Paper vs Kindle Paperwhite: Can e-books ever replace the 'proper' paper ones?

Tuesday, 4 February 2014 - 6:13pm IST | Place: Mumbai | Agency: DNA Web Team

Amazon's new Kindle Paperwhite became officially available in the Indian market today. And as with every Kindle launch, it too has been accompanied by the usual argument about whether e-books can ever replace "proper" paper ones. Well, we have spent some time with the new Kindle Paperwhite (and its predecessors), and here is our take on whether it actually does enough to drive us from paper books to e-books.

Access to books
What does a bookworm need most? The ability to get to the books they want. And let's face it, here the Kindle scores over the conventional book store. You always have it with you, and can browse books by just switching it on and going online. You do not have to drive down to a book store to see what's new. You can also get books on the very day they are released, often within a few minutes of their becoming available, without moving an inch. And of course, there's very little chance of a book being "out of stock" on a Kindle unless the publisher withdraws it. Finally, while reading a book for too long in a book store will get you frowns from the sales staff, on the Kindle, you can download a free sample (generally running into 20-30 pages) of just about any book that's up for sale. 

Availability of books
A few years ago, we would have given this round to the bookstore, as the Kindle had relatively fewer titles. Today the tables have been squarely turned. Amazon's Kindle Store has thousands of books and a much better collection than you could find in most bookstores. What's more, you can also get books that have not been released in print in India quite easily on the Kindle store - Tom Asacker's The Business of Belief is a prime example. 

Reading books
And this is where you see good old paper making a difference. Yes, we will admit that the Kindle Paperwhite with its e-ink display is the best digital device for reading books, but it still does not really match paper (perhaps simply because we have got so accustomed to it). You can lend a paper book a bit more easily than a device that costs upwards of Rs 10,000 (for the Paperwhite, which starts at Rs 10,999). The base Kindle model starts from Rs 5,999, but that doesn't have a touchscreen and glows not in the dark) and yes, it somehow seems more convenient to pick a book out of a rack than scroll through lists of them on a device. In reading terms, the difference between the Kindle and paper particularly comes to the fore when you are reading a book with illustrations or photographs in it - the Kindle cannot handle colour at all. That said, the Kindle does give you options that a paper book cannot - you can increase/decrease fonts as you wish, use an inbuilt dictionary to check word meanings, make notes without scribbling on the text and share excerpts smoothly on social networks. Oh, and in case of the Kindle Paperwhite, you can read it in the dark as well!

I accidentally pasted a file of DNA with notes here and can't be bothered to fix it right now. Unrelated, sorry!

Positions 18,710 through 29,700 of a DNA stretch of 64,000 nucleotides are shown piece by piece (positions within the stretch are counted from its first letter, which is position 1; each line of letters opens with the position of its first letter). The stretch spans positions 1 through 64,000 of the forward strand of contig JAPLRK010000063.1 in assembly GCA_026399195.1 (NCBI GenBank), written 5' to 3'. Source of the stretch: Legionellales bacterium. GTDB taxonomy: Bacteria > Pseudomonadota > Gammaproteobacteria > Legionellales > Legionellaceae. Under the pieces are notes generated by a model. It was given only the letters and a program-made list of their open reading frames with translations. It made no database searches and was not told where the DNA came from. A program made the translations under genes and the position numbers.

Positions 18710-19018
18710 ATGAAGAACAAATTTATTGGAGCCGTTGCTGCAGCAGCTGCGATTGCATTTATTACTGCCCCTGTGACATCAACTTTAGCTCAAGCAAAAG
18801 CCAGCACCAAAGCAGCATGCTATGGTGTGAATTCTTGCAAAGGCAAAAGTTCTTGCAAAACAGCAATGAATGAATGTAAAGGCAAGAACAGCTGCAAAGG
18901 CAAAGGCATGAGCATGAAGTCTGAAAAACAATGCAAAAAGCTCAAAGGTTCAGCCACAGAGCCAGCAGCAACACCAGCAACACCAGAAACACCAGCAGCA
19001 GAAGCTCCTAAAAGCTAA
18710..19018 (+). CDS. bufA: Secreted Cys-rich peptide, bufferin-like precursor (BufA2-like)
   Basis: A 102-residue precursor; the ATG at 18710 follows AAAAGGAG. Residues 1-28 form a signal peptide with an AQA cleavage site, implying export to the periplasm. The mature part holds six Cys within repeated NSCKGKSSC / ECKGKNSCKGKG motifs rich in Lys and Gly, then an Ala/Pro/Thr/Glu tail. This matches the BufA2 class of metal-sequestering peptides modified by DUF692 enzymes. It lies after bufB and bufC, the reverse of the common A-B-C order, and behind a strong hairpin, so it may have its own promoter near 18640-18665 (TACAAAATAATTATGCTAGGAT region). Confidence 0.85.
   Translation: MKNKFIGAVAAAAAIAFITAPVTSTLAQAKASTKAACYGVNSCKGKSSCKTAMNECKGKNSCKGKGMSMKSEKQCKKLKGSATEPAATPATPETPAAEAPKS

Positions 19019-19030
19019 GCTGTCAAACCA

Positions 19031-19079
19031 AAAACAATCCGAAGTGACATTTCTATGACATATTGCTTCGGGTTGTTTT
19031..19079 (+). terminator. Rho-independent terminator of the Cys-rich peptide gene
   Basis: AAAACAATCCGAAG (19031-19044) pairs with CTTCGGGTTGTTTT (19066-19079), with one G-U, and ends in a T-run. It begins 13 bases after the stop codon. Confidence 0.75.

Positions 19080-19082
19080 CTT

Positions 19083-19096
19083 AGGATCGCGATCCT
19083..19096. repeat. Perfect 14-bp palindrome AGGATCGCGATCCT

The cost of books 
This was again a category in which paper books were miles ahead of their e-counterparts a year or so ago. The gap has however, narrowed, since to the extent that we now automatically check the price of an e-edition of a book whenever we see its paper counterpart. We still think paper books are generally lower priced than e-books, but the difference in prices is a lot lower than it was before, and in many cases, the e-editions are actually cheaper. There will be those who will point out that the Kindle Paperwhite itself will cost more than Rs 10,000, but well, you would spend close to as much on book racks for storing hundreds of books. And that actually is what the Kindle is - a sort of digital book rack. 

Carrying and storing books
This is one point that tips the scales solidly in favour of the Kindle. You can comfortably store over a thousand books (provided you are not into heavily illustrated titles or graphic novels) on a single Kindle. Even the books that you remove from your device are stored on the cloud and can be downloaded later if you so wish. And you can carry the entire collection along with you wherever you go - imagine carrying more than a thousand books in a device weighing slightly more than one of those large phones that abound in the market these days (the Kindle Paperwhite weighs a very modest 222 grammes!). No book cases, no boxes to bother about. No need to spray racks with insecticide or dust them regularly. 

So should you go the e-way?
The answer remains far from easy. Yes, when it comes to the "pure" reading experience, we still think paper holds an edge. But on the other hand, you have accessibility, portability and ease of storage, on the Kindle, along with the usual digital add-ons (inbuilt dictionary, non—messy notemaking and sharing on social networks). Honestly, we think the Kindle now matches paper titles in every department, barring perhaps those of heavily illustrated titles and graphic novels, which makes it quite a tough choice. There will be those who will talk of the feel of paper, there will be those who will point to the convenience of carrying ALL your books with you all the really is up to you to choose, depending on your priorities. 

(The author has been using a Kindle since 2010. But still purchases paper books. Claims to have the best of both worlds. The family are planning to lynch him for his expenses, that said.)

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